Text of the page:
The capacity of Established Church membership to mobilise the electorate declined in subsequent decades, though it held out well into the twentieth century - particularly in Lancashire and parts of Scotland, and also in Ireland (in spite of the disestablishment of its Anglican church in 1871). In part, Conservatives needed to appeal to an expanding and increasingly diverse electorate. But even amongst Anglicans, fractures within the Church of England were mirrored in the Conservative Party at Westminster. Nevertheless, the Established Churches remained a significant part of Conservative identity, as confirmed by Benjamin Disraeli in his famous 1872 speeches at Manchester and the Crystal Palace. Furthermore, an enduring anti-Catholicism was clearly an undercurrent in Conservative attitudes to Irish Nationalism.

There was still a small but determined number of Conservatives committed to defending the Established Churches in matters that went against prevailing political opinion. In 1920 Lord Hugh Cecil was at the forefront of a hopeless campaign against the ‘robbery of God’; the Conservative-led coalition government’s decision to disestablish the Anglican Church in Wales. And the 1927−28 ‘prayer book controversy’ revealed strong opinions amongst Conservative (and other) MPs about the protestant character of the Church of England and its relationship with the state.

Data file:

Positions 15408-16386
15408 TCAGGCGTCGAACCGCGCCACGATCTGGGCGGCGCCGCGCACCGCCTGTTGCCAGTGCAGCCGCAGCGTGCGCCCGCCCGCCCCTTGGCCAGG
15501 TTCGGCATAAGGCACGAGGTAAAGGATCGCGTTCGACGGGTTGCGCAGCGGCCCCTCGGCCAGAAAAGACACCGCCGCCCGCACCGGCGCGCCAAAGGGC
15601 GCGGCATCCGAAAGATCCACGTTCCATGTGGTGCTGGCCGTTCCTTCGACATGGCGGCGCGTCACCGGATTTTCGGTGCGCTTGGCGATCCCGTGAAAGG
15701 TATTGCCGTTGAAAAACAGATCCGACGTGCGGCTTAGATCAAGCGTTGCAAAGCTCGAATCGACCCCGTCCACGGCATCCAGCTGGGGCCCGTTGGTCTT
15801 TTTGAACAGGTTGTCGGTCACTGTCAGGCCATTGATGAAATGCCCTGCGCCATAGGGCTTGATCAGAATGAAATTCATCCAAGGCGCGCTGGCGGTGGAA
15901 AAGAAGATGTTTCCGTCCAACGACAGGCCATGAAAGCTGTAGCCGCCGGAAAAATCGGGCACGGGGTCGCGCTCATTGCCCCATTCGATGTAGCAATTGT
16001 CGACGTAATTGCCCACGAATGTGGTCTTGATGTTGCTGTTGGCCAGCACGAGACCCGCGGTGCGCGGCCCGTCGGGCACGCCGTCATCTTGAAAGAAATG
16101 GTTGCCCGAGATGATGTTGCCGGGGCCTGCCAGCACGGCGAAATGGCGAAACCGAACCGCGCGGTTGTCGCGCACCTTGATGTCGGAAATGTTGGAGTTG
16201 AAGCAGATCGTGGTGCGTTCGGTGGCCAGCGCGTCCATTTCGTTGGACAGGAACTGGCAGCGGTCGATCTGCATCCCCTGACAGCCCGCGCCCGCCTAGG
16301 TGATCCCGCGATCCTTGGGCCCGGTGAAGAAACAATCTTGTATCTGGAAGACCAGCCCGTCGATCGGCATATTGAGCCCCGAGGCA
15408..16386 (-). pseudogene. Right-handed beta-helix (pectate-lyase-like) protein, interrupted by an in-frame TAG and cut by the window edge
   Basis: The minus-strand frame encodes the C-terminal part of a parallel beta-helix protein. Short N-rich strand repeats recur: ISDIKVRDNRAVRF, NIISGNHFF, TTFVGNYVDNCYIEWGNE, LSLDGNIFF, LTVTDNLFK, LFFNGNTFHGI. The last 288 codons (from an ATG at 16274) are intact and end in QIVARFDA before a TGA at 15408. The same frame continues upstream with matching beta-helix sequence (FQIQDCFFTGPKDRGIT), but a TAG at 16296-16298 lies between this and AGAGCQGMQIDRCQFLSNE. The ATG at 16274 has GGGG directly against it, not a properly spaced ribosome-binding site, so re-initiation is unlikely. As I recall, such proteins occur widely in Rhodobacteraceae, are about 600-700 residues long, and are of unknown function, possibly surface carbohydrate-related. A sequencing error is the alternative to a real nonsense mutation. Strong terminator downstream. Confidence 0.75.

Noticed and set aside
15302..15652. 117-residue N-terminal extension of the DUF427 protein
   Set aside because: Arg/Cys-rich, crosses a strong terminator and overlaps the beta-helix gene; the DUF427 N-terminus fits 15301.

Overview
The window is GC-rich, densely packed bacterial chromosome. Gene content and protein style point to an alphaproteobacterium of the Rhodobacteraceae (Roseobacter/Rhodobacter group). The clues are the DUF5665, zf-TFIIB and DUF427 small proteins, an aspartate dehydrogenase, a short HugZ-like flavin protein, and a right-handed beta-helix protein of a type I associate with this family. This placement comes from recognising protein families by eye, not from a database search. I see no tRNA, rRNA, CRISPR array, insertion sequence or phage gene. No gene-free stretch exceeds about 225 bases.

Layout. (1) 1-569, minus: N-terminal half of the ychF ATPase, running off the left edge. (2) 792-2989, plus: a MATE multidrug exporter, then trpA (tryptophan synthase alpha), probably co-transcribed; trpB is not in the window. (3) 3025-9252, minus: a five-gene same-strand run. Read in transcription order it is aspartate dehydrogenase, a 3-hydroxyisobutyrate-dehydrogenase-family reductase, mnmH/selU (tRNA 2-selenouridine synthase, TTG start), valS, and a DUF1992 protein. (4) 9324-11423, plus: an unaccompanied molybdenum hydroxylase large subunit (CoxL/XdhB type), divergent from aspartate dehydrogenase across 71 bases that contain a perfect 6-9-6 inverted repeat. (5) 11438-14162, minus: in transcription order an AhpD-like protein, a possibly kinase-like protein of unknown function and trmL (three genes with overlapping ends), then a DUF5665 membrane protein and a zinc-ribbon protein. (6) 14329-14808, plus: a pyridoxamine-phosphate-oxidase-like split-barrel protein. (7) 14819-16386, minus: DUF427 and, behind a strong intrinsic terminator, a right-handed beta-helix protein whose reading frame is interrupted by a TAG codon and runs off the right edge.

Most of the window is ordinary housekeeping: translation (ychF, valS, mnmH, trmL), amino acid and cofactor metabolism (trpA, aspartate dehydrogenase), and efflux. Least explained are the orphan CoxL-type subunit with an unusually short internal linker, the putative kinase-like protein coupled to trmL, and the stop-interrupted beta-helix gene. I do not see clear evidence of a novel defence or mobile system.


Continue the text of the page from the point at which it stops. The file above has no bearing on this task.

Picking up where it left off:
The ease with which many Conservatives identified with the Established Churches diminished noticeably in the 1980s as the Thatcher government clashed with clergy over controversial political and moral questions. At the same time, however, grassroots Anglicans alienated by the Church of England’s supposedly liberal leadership looked to Conservative backbenchers to defend orthodox positions on the ordination of women, family life, and the significance of Christianity in national identity. The Thatcher government addressed some of these concerns, but it inevitably came into conflict with Christians in 1986 when it attempted to liberalise Sunday trading laws. Defeated on this occasion by a large backbench rebellion, the logic of Thatcherite free market dogma finally won out in 1994.

Twenty two years later, the most recent Conservative rebellion on Sunday shopping demonstrates that the party’s religious background has not been completely eliminated. The decision of the present government to desist with further reforming Sunday trading recognises this fact, as well as the capacity of a determined minority of backbenchers to exploit the government’s small majority. With the EU referendum on the horizon, David Cameron needs to avoid further exposing the vulnerability of his administration to backbench rebellion.

Please note: Views expressed are those of the author.

Related Opinion Articles



Papers By Author

Papers by Theme


Sign up to receive announcements on events, the latest research and more!

To complete the subscription process, please click the link in the email we just sent you.

We will never send spam and you can unsubscribe any time.

About Us

H&P is based at the Institute of Historical Research, Senate House, University of London.

We are the only project in the UK providing access to an international network of more than 500 historians with a broad range of expertise. H&P offers a range of resources for historians, policy makers and journalists.

Read More